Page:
What we find is that since January 1982, the average daily oil consumption for individual Americans living in the United States has averaged 2.56 gallons per person. More remarkably, we see that Americans have dramatically reduced their consumption of oil and its derivative products since July 2007.

So dramatically, in fact, that Americans today are consuming roughly one-third of a gallon per person less than they did on average from January 1982 through November 2007, the last full month before the largest recession in the U.S. since World War II began. As of March 2010, Americans are consuming an average 2.28 gallons of oil per day.

That drop has occurred even as the resident population of the United States steadily increased throughout this period.

Catch 22 Recovery

From UCLA: UCLA Anderson Forecast: U.S. recovery a long, slow climb; Calif. recovery weaker than nation’s (emphases mine):

“If the next year is going to bring exceptional growth,” [UCLA Anderson Forecast director Edward] Leamer writes, “consumers will need to express their optimism in the way that really counts — buying homes and cars. And that is not going to happen if businesses continue to express their pessimism in the way that really counts — by not hiring workers.”

The result is an economic Catch-22.

Leamer explains that significant reductions in the unemployment rate require real gross domestic product (GDP) growth in the 5.0 percent to 6.0 percent range. Normal GDP growth is 3.0 percent, enough to sustain unemployment levels, but not strong enough to put Americans back to work. As a consequence, consumers concerned about their employment status are reluctant to spend, and businesses concerned about growth are reluctant to hire.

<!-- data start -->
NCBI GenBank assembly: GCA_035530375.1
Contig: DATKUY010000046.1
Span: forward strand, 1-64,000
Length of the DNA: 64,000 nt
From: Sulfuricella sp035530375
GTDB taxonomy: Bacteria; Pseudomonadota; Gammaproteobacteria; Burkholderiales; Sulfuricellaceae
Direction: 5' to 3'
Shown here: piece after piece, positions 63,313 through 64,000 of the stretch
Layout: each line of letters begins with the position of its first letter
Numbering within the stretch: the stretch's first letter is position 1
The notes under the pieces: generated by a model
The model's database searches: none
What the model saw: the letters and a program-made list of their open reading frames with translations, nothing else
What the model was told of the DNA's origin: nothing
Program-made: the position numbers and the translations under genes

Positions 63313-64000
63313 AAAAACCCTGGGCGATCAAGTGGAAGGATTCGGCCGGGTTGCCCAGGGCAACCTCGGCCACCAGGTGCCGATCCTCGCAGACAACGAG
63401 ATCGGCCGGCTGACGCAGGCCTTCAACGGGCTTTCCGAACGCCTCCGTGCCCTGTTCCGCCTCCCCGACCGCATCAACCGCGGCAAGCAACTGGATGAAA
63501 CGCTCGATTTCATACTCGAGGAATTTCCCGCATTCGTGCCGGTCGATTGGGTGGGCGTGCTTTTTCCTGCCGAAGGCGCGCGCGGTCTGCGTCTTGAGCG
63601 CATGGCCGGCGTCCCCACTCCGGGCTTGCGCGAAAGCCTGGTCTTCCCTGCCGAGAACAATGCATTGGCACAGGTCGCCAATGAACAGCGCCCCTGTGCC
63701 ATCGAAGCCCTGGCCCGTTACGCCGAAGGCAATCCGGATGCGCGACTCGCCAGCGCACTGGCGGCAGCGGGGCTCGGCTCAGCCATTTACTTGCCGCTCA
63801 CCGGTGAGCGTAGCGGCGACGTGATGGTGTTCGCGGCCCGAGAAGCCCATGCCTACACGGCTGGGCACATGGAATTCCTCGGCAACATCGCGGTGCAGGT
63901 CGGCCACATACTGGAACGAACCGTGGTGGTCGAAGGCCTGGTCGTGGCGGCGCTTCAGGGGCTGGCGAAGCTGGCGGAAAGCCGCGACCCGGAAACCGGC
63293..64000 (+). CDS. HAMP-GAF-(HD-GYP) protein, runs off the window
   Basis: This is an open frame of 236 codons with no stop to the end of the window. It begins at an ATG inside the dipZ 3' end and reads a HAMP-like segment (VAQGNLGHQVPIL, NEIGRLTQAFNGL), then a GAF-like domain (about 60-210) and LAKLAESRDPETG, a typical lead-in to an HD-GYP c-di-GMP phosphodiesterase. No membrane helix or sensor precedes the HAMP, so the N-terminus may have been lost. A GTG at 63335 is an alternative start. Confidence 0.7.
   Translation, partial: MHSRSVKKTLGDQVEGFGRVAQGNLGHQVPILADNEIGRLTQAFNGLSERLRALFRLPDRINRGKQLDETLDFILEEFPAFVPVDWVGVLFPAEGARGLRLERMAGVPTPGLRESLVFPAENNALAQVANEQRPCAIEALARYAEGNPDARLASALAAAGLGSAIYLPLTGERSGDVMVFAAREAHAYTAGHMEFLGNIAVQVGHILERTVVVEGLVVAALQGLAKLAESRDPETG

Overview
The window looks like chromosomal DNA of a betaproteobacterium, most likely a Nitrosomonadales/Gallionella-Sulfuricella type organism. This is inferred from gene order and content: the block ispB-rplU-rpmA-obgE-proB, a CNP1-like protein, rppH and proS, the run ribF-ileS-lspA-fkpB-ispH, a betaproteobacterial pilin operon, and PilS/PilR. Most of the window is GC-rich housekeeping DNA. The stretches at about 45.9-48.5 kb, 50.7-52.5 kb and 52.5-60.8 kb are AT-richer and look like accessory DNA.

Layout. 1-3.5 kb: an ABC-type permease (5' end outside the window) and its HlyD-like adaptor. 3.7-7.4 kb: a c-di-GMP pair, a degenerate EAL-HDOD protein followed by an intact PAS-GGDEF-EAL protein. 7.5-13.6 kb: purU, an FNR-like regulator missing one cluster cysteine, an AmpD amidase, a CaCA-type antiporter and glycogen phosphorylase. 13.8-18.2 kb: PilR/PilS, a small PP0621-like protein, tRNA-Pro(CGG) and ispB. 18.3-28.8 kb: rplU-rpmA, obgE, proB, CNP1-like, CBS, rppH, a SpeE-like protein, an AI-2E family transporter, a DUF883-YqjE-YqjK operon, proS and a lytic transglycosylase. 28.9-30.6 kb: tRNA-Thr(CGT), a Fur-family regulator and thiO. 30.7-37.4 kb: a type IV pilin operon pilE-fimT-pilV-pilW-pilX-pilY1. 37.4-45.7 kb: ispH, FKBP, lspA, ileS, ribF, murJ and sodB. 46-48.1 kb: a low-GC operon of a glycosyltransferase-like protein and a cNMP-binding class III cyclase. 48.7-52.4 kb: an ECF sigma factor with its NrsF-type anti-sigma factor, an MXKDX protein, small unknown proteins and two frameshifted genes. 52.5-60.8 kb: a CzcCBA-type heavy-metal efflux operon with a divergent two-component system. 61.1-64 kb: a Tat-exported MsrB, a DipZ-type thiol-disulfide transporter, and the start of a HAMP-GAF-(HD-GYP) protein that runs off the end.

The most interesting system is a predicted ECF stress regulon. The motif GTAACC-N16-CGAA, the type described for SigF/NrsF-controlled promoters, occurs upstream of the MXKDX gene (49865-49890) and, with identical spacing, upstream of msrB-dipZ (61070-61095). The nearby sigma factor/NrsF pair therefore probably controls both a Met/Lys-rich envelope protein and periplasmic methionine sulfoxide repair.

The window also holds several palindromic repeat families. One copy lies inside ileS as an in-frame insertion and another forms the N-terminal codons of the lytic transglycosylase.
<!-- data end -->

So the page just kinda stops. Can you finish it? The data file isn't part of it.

The forecast for GDP growth this year is 3.4 percent, followed by 2.4 percent in 2011 and 2.8 percent in 2012, well below the 5.0 percent growth of previous recoveries and even a bit below the 3.0 percent long-term normal growth. With this weak economic growth comes a weak labor market, and unemployment slowly declines to 8.6 percent by 2012.

via Calculated Risk: UCLA’s Leamer: “A Homeless Recovery”.

This is actually not surprising unless one has never read Keynes.  It’s the kind of catch-22 that happens in a severe recession/depression.  The only ways to break out of it:

  1. Government increases spending – since most pols have (erroneously  concluded) that last year’s too-small stimulus proves govt spending doesn’t work, our politicians have ruled this option out.
  2. Dramatic increase in exports and reduction in imports – but since most nations are trying to do this and it was a global recession and all countries cannot be net exporters at the same time (who would buy all those exports?), this won’t happen.
  3. We wait for the gradual elimination of excess capacity:  we wait for workers to die or retire or emigrate and we wait for business machinery to deteriorate and then need to be replaced.

The coming decade is looking very grim without a change in policy.